Texas’ population is expected to undergo a major demographic shift by 2040, when the state will be 59 percent Latino, according to the most current estimates. The state’s minority serving institutions (MSIs) have an important role to play in educating students of color, which in turn will prepare the state to meet the workforce needs of the future, as a new report from the Penn Center on Minority Serving Institutions (CMSI) reveals.
“As Texas goes, so does the nation: it is quickly becoming more racially diverse and comprised of people who speak languages other than English,” the report states. “Walls and borders will not dam the rising tide of diversity.”
Texas’ ambitious higher education plan, 60x30TX, seeks to raise the number of degree holders dramatically over the next 13 years. Currently, 35 percent of young adults in Texas age 25-34 hold an associate’s degree or higher. Texas’ goal is to raise that number to 60 percent by 2030.
“In order to meet those goals, more attention must be given to those institutions enrolling the majority of students who have historically not finished with a credential,” William Casey Boland said in an email. “Those are the less selective four-year institutions and the community colleges—the majority of which are MSIs.”
Boland, who is a Ph.D. student at the University of Pennsylvania’s Graduate School of Education and a research associate at CMSI, authored the report.
According to the report, Texas’ 63 MSIs already are leading the state in developing programs and curricula that serve minority students. Texas has the second largest number of MSIs in the nation, behind California. Of full- and part-time students attending MSIs, 46 percent are Hispanic, a proportion that can be expected to grow along with the burgeoning shifts in state demographics.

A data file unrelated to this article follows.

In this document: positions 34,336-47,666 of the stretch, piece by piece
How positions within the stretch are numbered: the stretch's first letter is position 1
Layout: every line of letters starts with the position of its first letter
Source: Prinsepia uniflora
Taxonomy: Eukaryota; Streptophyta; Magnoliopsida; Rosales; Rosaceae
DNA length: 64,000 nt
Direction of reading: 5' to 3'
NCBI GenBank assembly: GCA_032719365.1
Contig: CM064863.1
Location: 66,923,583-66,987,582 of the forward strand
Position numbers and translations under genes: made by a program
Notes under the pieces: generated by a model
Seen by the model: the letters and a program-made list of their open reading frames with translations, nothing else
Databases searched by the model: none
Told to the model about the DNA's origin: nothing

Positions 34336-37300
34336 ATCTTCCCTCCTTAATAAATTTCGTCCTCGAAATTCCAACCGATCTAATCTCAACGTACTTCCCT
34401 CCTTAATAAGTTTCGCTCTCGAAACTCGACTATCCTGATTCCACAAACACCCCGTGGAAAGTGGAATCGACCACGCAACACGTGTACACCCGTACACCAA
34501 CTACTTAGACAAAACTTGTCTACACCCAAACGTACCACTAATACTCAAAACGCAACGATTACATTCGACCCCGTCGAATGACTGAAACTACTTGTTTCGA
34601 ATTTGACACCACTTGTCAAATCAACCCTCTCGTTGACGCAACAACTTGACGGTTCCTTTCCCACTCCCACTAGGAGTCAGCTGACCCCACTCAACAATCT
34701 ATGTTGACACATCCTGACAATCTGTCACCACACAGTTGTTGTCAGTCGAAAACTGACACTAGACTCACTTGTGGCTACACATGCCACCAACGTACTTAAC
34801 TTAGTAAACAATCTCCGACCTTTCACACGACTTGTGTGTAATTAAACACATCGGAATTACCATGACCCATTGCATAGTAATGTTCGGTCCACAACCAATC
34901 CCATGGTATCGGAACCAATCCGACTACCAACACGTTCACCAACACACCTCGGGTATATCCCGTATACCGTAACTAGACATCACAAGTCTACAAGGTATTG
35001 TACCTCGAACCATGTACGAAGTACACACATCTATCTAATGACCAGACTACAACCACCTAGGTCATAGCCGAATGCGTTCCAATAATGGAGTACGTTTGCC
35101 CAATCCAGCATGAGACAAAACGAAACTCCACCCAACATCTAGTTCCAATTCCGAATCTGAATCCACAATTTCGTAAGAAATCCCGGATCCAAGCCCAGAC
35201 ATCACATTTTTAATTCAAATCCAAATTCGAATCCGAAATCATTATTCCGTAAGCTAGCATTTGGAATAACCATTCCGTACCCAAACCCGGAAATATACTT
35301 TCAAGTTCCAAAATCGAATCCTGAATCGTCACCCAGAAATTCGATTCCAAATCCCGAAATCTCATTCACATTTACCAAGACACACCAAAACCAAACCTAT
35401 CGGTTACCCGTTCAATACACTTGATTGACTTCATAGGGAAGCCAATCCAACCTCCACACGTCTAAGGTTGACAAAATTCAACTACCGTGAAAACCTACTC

Two-year schools are also an important part of the equation, since more than half of Texas students enrolled in a four-year school transferred there from a two-year institution. Community colleges also represent the majority of MSIs.
“Lawmakers have prioritized research and state flagship institutions in terms of state appropriations and capital appropriations,” Boland said. “There’s been a push to build new research institutions. This comes at the expense of increased support for community colleges and MSIs.”
According to the report, state appropriations for community colleges have fallen off significantly amid a general state disinvestment in higher education. The disinvestment has led community colleges to rely on local tax revenue, which varies depending on the locale, meaning that funds are not equally distributed among community colleges.
The report has a series of recommendations for institutions and policy makers, including an exhortation to increase protections for undocumented students and to consider revising the state aid to preference need-based aid over merit-based aid. Numerous studies have shown that merit-based aid tends to favor students from higher income brackets.
Staff writer Catherine Morris can be reached at firstname.lastname@example.org.